Our bodies! Our amazing, astounding, and all-around awesome bodies! Bodies come in all shapes, sizes, and colors, and can do extraordinary things. Our bodies are uniquely our own yet they connect us to the world around us in so many ways. Through playful rhymes and colorful engaging artwork, all the things that make our bodies special--from the texture of our hair to the color of our eyes--are celebrated. This sweet and inclusive book encourages young readers to acknowledge and accept differences, and offers the perfect opportunity to open up conversations about body acceptance. Every body is different and all bodies are good. Back matter includes tips and conversation starters for parents and educators to use with children.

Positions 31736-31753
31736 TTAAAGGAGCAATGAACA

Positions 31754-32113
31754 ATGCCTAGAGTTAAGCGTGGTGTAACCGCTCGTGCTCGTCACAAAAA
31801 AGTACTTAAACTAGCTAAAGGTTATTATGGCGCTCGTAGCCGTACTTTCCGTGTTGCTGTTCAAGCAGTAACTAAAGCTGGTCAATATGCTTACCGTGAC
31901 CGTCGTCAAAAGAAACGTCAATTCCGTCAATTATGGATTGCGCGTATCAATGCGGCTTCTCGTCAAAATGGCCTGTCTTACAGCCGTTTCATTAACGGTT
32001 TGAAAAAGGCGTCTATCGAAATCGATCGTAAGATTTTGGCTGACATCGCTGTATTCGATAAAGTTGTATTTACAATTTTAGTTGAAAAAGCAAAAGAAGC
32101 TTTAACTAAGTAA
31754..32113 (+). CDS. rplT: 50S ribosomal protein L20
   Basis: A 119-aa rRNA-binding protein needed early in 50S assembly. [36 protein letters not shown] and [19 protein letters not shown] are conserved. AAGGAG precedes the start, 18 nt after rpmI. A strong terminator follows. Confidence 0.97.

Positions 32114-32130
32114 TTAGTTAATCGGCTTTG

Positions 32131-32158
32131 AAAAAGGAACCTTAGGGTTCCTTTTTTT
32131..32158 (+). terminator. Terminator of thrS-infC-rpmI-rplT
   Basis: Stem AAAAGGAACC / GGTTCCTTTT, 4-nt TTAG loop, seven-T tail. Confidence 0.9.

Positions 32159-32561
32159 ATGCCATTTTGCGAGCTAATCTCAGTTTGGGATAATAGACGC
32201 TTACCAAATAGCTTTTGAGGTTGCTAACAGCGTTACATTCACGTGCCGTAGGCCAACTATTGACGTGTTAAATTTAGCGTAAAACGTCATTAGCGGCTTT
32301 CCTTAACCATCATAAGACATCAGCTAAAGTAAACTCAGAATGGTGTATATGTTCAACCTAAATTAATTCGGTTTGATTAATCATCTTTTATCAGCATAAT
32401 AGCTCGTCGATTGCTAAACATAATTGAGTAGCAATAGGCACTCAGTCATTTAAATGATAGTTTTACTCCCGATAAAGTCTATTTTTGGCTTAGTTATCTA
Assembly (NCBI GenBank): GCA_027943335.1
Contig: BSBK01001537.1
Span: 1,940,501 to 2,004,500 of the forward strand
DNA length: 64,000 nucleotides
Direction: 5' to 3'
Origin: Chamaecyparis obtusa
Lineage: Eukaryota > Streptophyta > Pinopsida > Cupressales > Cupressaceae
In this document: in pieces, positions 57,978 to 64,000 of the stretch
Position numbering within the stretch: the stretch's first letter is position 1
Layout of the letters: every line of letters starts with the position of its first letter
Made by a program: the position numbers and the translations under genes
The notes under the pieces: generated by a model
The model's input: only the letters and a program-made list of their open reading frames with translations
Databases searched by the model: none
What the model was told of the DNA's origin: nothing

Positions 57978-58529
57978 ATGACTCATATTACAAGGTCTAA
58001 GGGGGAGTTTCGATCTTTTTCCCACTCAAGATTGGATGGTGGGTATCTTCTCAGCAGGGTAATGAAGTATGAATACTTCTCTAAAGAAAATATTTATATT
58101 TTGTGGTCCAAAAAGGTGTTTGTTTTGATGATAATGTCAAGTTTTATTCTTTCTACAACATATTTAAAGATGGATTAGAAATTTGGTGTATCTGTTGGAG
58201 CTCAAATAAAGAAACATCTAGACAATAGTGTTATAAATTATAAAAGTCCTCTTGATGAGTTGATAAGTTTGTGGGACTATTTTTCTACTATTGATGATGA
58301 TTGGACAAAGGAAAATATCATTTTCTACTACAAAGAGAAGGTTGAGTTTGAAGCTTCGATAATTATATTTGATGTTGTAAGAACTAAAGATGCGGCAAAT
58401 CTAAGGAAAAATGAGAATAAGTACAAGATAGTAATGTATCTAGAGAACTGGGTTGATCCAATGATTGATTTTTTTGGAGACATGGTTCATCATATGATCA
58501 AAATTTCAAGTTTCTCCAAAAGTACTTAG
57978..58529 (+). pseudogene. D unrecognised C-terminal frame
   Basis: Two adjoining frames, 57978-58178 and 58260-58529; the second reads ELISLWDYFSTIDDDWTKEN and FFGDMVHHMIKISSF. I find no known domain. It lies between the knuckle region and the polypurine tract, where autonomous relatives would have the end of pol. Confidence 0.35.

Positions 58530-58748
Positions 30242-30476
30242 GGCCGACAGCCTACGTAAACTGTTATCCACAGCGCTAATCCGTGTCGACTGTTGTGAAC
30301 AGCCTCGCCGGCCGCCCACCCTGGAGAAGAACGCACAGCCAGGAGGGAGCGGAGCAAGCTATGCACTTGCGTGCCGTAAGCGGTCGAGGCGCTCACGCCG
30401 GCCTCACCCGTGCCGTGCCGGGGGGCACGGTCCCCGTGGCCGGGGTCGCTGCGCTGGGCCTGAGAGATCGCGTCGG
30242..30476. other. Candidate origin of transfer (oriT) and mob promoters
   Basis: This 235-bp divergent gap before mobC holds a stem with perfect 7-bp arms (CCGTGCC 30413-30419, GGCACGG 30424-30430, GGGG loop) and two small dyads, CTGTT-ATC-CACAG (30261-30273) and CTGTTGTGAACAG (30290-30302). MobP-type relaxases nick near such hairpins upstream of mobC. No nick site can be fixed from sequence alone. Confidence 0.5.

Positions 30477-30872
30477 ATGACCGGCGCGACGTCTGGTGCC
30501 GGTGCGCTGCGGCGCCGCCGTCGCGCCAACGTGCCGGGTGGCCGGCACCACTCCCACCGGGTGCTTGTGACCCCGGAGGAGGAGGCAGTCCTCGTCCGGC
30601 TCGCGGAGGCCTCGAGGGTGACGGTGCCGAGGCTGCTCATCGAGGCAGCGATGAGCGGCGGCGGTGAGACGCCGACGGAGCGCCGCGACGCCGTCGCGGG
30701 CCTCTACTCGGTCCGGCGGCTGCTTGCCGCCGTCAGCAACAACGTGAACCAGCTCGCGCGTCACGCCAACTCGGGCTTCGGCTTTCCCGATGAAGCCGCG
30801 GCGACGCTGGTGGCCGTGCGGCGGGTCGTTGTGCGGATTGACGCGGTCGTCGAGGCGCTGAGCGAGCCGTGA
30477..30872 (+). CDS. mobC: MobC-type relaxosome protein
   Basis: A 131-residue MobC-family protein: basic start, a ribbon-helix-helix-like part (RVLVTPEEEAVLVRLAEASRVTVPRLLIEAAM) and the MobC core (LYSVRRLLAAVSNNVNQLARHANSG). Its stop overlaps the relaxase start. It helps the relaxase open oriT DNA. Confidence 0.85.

From the boiler to the coupling, build a little train along with an engineer and her workers. This rhyming story will have readers chugging along with the team as the train takes shape. Just don't forget the caboose! Woot woot!
When it's time to write in class, one child feels like she has absolutely nothing to say. But suddenly--ker-plink--one drop, one tiny thought, hits her. And before long she's caught in a shower of funny phrases, a whirlwind of adjectives and verbs, a downpour of huge ideas. Boom, CRASH! A regular brainstorm of creativity for her to soak up and play in! With writing prompts and a glossary in the back matter, this is a story to inspire imagination and ingenuity in all readers.